Top positive review
6 people found this helpful
good overview with complex characters
on December 22, 2003
Overall, ON THE ROAD TO TARA gives dozens of wonderful anecdotes about the making of the epic film GONE WITH THE WIND, using Selznick as the focal point. The real life characters seem much larger than life here, and not the one's you'd expect. Issues of that time resonate in our own, including racism, Hollywood's role in shaping national morality, ageism, drug addiction, homophobia and meglomania.
Unfortunately, David Selznick is a very unsympathetic character. He's troubled, undisciplined, unwittingly cruel, irrational-and those are his endearing qualities! Though the author takes pains to show that Selznick was always apologetic after he flew off the handle, there is no soft side to warm this character up a bit. He is reminiscent of Charles Foster Kane but with no love interest but a wife who stays completely out of sight.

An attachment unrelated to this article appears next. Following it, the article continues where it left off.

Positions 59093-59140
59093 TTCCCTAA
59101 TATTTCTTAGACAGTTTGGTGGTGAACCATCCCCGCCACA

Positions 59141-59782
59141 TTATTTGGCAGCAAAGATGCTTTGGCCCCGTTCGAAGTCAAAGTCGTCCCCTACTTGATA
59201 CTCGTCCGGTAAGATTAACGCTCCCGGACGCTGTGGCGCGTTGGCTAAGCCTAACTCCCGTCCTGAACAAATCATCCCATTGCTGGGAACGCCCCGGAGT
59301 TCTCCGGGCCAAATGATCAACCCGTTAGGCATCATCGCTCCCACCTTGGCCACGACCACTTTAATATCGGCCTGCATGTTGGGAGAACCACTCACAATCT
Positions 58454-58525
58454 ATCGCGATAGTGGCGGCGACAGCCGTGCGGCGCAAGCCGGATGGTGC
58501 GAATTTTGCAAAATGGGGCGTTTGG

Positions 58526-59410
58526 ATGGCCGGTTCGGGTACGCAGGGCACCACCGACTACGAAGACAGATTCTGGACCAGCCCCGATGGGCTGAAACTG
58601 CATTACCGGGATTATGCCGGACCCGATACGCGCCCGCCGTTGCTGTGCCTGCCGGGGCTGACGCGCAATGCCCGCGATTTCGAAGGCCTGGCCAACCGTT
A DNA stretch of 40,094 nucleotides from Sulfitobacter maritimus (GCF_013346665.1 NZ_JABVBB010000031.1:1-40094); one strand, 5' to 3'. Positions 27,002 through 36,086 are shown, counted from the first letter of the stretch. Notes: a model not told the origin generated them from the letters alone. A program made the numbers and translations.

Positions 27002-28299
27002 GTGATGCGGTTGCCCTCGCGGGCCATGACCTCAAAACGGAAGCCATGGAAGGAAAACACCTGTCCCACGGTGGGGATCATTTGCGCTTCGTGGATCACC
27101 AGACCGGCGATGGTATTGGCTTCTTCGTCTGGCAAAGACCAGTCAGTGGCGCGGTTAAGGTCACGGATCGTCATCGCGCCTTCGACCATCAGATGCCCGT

Vivien Leigh is just as complex, living a life filled with scandals-she was living out of wedlock with Laurence Olivier, which had to be kept a complete secret from press and public. She was British, and many thought it a crime that a non-Southerner, let alone a non-American play Scarlett. But her determination closely mirrors Scarlett O'Hara's in single-mindedly getting just what she wanted. Over all, a good overview of the making of a classic.